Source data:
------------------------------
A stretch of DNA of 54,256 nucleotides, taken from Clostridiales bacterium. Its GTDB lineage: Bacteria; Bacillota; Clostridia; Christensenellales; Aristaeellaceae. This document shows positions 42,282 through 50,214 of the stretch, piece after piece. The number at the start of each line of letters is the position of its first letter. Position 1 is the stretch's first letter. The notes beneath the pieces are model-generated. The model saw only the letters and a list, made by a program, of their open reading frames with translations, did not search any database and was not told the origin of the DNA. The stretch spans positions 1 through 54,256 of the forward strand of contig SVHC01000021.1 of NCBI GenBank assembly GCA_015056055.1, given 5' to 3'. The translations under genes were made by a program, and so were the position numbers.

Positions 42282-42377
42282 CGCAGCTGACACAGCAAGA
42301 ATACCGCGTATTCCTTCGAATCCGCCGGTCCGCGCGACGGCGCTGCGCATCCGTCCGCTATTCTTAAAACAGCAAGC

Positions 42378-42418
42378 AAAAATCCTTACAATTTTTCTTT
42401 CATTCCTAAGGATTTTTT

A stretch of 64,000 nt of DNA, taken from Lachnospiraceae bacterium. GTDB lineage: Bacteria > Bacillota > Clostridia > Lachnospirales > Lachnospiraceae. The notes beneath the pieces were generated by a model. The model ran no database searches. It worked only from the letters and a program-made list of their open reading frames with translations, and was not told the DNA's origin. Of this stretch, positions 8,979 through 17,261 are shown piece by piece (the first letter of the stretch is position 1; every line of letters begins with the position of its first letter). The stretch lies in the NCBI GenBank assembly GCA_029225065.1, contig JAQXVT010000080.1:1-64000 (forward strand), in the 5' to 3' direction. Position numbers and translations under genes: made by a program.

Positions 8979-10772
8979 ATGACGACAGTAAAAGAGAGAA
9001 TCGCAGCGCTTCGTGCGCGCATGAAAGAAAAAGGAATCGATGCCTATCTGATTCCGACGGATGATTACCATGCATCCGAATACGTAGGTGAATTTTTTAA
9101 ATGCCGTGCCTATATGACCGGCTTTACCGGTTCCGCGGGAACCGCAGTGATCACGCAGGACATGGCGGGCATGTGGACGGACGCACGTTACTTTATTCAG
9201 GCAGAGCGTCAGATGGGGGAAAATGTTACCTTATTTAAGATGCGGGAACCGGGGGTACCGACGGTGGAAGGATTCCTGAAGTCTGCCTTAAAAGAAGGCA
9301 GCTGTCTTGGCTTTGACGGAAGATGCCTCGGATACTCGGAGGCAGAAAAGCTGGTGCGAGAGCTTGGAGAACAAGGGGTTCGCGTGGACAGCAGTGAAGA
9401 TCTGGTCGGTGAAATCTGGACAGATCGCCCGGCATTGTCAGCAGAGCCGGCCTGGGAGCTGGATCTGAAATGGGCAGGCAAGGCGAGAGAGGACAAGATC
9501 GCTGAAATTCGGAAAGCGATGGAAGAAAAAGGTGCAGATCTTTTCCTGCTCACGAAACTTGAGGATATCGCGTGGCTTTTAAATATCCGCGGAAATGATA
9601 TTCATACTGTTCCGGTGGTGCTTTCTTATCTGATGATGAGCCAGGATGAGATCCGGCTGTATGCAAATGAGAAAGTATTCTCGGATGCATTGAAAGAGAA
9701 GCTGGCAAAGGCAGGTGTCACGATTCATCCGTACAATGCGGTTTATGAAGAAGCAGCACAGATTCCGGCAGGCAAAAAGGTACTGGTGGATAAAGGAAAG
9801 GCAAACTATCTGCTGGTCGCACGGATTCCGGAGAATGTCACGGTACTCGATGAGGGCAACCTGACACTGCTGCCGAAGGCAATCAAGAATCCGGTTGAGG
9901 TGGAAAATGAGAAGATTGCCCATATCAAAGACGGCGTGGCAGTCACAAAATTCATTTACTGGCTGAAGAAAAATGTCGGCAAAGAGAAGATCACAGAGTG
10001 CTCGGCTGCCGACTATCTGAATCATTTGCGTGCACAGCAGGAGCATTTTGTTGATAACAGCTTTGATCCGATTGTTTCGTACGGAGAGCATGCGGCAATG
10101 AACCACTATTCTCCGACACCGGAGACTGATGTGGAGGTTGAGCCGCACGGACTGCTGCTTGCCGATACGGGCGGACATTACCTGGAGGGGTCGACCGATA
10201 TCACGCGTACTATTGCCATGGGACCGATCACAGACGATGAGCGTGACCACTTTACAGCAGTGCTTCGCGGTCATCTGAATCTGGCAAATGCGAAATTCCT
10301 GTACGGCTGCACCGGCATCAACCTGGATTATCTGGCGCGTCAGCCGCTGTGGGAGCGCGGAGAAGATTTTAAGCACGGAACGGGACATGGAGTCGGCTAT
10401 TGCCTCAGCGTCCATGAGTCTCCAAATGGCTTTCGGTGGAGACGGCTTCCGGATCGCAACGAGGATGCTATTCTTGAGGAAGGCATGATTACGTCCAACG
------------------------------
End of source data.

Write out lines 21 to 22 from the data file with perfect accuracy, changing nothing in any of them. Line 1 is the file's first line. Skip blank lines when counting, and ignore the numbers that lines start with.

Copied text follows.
10001 CTCGGCTGCCGACTATCTGAATCATTTGCGTGCACAGCAGGAGCATTTTGTTGATAACAGCTTTGATCCGATTGTTTCGTACGGAGAGCATGCGGCAATG
10101 AACCACTATTCTCCGACACCGGAGACTGATGTGGAGGTTGAGCCGCACGGACTGCTGCTTGCCGATACGGGCGGACATTACCTGGAGGGGTCGACCGATA